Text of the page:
Beating Them At Their Own Game

For many years much of the news out of Spain, at least as reported by the allegedly “mainstream” media, has been rather bad.  The most recent evidence of this was last summer, in the laughably awful media coverage of World Youth Day in Madrid.  Yet rather than throw up our hands and ask, “What can we do?”, a new story out today from Spain should give us not only cause to hope that all is not lost in that country, but also provide us with a good lesson on how to use new media to our advantage.

It was a real pleasure this morning to read that, for the second year in a row, city authorities in Madrid have denied a group of atheists, anarchists, and other leftists a permit to march in protest of the Church on Holy Thursday. In rendering their decision the authorities issued a press release which states, in part [translation mine]:

The date, time, and place chosen by the organizers, although in principle having a legitimate purpose, in reality is being sought for a demonstration on a day of special significance for Catholics, in the same place and time when many religious ceremonies will be held, and which indicates, at the very least, a clear intent of provocation.

For those of my readers who are not Catholic, or who have not been in Spain during Holy Week, a little explanation is in order. It is a very ancient tradition in Spain for the major towns and cities to hold religious processions during Holy Week, i.e. the period from Palm Sunday to Easter Sunday. This is the holiest time of the year for Christians, as we remember the Passion, Death, and Resurrection of Jesus Christ.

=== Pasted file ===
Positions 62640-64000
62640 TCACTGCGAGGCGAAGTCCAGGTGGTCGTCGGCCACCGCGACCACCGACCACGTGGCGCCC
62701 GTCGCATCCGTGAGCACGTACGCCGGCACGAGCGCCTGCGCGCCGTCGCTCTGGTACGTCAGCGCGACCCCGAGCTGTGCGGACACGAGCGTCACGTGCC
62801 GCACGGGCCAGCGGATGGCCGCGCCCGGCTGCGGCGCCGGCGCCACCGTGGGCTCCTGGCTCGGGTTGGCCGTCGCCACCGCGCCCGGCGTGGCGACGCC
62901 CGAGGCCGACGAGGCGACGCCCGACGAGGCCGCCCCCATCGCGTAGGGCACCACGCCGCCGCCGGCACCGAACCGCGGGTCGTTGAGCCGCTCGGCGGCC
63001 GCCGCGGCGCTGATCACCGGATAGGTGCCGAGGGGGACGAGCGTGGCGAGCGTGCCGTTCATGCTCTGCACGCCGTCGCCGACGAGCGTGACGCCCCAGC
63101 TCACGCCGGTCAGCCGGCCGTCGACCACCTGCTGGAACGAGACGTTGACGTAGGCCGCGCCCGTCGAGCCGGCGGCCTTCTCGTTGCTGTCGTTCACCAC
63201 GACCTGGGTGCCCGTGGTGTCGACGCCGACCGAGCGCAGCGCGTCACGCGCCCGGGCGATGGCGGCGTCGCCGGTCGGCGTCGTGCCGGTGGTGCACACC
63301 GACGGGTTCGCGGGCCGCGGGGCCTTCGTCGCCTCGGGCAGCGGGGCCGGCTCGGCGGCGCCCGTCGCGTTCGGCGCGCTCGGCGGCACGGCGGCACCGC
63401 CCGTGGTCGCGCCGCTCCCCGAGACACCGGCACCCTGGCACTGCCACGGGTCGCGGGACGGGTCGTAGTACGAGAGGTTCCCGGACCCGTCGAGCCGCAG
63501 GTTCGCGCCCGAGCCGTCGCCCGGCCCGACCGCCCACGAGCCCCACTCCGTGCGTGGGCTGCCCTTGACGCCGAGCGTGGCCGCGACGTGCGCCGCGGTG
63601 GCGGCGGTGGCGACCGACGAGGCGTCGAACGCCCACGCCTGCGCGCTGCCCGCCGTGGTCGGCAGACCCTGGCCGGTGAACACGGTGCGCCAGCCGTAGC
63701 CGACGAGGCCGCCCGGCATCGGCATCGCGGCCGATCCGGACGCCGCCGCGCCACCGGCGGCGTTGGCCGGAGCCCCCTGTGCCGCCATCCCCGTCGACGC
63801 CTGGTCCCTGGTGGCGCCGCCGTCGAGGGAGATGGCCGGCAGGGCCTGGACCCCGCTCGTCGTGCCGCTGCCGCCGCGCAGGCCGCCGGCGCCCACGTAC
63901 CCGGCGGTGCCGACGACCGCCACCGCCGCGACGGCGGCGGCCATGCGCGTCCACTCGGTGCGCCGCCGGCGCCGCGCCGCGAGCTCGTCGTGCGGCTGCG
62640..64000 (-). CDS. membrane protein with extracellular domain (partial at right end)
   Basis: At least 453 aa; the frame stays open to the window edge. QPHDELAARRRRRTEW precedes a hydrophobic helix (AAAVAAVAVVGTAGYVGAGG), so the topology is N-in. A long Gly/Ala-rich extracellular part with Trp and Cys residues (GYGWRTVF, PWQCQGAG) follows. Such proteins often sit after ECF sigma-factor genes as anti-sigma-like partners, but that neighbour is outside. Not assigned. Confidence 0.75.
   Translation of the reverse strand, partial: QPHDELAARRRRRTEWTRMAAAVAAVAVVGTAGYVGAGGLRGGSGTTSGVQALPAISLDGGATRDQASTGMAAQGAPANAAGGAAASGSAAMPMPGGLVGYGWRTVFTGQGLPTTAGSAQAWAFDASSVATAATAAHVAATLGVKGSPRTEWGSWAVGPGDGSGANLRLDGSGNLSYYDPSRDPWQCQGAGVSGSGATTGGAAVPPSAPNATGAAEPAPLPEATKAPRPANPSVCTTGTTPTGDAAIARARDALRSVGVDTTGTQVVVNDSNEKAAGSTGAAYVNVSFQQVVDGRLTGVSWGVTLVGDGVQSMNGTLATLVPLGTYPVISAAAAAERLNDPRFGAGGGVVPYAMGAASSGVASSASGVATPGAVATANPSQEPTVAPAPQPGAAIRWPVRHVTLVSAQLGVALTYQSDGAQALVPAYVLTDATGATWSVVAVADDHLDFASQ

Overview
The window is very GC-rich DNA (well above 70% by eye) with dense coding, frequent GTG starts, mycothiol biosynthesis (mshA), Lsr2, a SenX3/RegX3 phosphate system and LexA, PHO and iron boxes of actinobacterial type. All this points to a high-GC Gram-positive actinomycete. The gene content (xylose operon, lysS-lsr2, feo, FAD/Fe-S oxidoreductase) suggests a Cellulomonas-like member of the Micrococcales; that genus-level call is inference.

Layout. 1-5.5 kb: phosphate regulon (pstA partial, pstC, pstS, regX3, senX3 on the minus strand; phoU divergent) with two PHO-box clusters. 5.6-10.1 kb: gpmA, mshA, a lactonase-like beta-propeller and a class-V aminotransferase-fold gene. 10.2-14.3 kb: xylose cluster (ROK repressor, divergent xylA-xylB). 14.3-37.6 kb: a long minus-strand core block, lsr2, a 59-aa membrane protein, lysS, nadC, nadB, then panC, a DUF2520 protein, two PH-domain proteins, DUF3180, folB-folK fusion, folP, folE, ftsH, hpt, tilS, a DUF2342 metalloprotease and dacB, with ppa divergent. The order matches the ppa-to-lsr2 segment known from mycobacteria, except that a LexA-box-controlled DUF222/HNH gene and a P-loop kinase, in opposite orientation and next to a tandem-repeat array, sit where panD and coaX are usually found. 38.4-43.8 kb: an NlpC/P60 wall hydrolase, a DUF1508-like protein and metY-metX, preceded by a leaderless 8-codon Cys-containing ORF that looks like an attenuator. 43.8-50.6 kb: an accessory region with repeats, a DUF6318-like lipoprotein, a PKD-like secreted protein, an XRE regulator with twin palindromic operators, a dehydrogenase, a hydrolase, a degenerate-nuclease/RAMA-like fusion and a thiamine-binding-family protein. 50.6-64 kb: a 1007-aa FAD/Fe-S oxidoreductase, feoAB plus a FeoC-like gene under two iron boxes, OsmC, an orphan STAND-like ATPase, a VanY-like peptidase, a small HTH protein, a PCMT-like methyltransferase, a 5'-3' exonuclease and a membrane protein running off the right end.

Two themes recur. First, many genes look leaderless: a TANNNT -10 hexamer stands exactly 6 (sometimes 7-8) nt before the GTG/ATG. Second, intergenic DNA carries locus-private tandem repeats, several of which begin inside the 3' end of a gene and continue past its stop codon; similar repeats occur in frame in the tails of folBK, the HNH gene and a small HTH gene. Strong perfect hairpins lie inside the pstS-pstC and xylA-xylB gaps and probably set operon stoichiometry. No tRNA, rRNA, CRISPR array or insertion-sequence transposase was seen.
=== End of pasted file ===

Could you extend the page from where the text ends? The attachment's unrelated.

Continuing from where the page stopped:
However these processions are not simply parades, like one might have for a sporting event or secular holiday. Most of these very special processions feature gigantic parade floats decorated with hundreds of flowers and candles, and bearing life-sized crucifixes, tableaux showing scenes from the Bible, or figures of the Virgin Mary and other Christian saints. The processional groups accompanying these floats, which are usually the property of individual churches across each city, are huge, and include such people as clerics, musicians, local dignitaries, and so on. For example, Spanish actor Antonio Banderas has, for many years, participated in the Holy Week processions in his home city of Málaga, in southern Spain. Thousands of people attend these processions, or watch them on television, and those on Holy Thursday, when Catholics commemorate the Last Supper and the institution of the Holy Eucharist, take place on one of the most important days of this very important week.

As the authorities correctly held, the only reason why a group of leftists would want to hold an anti-Catholic protest march in downtown Madrid on Holy Thursday, in the middle of the sort of atmosphere I have just described, would be to try to pick a fight with those participating in or watching the religious processions. I am obviously very pleased that the local government had the sense to see sense on this point. However it should come as no surprise to anyone that the “mainstream” media in Spain has been wringing its hands and whinging about this decision all morning.